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The Dark Pool Solution
To solve this problem, institutions set up “private exchanges” to facilitate larger trades and bypass this “market risk” of increased volatility and speculation. The ATS or “dark pools” have become an avenue for block trades without blowback from the standard market. However, like many things hidden from the masses, Dark Pools have facilitated questionable transactions. For this reason, they’ve come into question by the likes of the retail trading masses. Most notably, Dark Pool activity related to AMC stock brought out the bad side of this market tool.
The Securities & Exchange Commission has brought numerous proposals to fix some loopholes. For example, in the wake of the AMC/GME volatility, SEC Chairman Gary Gensler issued a statement citing areas of importance for further study by the Commission. In particular, Gensler referenced the SEC’s “Staff Report on Equity and Options Market Structure Conditions in Early 2021*” paper discussing all things “meme” and more.
One of these areas concerned “wholesalers and trading in dark pools” and particular dynamics of short selling. The statement from the October 2021 report discussed:
“Much of the retail order flow in GME was purchased by wholesalers and executed off-exchange. Such trading interest is less visible to the wider market—and payments to broker-dealers may raise questions about the execution quality investors receive. Further, though wholesalers increasingly handle individual investor order flow, they face fewer requirements concerning their operational transparency and resiliency as compared to exchanges or ATSs.”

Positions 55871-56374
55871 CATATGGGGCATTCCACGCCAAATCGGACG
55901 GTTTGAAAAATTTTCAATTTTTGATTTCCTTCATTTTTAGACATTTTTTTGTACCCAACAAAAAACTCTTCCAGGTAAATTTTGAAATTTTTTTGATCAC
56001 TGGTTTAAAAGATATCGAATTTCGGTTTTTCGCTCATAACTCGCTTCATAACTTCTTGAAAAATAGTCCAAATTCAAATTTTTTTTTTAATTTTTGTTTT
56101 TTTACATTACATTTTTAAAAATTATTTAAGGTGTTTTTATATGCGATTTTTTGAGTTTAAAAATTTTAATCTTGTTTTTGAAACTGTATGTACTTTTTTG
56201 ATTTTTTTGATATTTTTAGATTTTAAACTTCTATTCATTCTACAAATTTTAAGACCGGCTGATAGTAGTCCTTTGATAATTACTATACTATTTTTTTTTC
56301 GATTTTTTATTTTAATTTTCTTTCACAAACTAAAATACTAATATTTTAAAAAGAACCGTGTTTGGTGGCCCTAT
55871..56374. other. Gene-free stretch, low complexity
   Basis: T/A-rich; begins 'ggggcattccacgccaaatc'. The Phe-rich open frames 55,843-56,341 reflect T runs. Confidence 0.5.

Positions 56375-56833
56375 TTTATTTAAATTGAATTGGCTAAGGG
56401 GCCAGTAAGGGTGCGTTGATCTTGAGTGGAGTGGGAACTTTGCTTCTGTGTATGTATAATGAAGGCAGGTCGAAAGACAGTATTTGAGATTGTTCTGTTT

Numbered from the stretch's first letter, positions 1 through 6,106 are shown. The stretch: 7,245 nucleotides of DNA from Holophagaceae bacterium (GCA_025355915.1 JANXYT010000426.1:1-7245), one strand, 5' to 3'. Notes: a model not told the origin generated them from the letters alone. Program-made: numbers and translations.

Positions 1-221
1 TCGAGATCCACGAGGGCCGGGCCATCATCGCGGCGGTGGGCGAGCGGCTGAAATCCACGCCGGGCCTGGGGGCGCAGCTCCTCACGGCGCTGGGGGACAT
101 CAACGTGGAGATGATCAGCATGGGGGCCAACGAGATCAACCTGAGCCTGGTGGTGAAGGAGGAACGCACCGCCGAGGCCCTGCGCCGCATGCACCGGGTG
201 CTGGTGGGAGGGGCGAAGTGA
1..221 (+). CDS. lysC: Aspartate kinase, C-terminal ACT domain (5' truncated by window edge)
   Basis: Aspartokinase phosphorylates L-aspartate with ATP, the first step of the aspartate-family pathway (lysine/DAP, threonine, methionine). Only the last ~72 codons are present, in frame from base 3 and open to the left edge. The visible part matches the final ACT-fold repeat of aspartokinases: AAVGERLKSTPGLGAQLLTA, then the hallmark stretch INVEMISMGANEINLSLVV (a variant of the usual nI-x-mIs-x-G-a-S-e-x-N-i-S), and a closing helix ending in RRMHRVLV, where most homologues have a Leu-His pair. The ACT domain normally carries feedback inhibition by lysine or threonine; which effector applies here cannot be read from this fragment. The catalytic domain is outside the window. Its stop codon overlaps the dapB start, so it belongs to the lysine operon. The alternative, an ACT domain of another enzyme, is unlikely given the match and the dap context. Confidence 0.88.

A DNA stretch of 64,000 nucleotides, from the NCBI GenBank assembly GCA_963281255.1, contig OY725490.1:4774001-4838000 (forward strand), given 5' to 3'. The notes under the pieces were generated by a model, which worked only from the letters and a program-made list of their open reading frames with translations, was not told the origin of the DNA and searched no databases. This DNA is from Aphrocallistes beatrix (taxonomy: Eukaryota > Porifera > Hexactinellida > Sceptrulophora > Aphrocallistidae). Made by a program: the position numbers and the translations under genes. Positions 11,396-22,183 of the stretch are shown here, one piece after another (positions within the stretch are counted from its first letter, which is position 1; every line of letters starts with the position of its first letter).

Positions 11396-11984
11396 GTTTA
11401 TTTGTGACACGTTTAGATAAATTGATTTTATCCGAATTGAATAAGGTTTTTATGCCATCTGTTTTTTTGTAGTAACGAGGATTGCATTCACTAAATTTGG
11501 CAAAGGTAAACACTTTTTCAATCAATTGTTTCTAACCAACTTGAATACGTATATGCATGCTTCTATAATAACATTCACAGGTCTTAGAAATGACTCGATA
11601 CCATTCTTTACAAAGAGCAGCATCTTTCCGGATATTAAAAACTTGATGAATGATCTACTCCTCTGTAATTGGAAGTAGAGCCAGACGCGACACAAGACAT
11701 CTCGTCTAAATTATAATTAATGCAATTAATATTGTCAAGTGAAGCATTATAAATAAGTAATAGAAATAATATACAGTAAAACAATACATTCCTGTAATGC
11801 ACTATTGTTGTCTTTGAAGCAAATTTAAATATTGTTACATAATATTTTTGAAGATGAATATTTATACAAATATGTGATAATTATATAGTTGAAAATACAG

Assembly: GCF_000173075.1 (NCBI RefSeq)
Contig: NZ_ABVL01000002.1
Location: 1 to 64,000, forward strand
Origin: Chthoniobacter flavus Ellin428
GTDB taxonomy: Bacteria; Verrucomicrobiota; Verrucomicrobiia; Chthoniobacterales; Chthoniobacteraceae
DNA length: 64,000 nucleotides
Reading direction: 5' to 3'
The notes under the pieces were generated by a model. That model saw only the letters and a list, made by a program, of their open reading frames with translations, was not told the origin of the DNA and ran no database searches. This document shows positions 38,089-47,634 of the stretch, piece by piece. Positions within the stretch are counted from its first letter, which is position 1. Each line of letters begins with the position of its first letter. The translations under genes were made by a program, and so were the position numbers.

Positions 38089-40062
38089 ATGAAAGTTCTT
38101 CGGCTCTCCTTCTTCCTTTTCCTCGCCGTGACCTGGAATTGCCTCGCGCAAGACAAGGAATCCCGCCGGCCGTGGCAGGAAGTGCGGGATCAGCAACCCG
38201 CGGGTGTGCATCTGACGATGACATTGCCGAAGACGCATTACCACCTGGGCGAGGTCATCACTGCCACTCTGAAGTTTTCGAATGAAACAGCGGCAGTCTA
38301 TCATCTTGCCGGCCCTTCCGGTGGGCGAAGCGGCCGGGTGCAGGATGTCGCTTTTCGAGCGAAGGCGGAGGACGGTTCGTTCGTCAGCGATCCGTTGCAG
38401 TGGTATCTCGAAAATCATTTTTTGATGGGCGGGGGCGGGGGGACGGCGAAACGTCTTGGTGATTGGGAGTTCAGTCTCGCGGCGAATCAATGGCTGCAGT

When Dark Pools Are Useful
As with many things abused for their loopholes, there are plenty of actual cases where Dark Pools can be relevant for their primary purpose. Despite the lack of transparency, block trades during normal market conditions can see speculation play a more significant role than fundamentals. Like stocks with unusual options activity, block trades only tell traders a few things. But they rarely tell the whole story.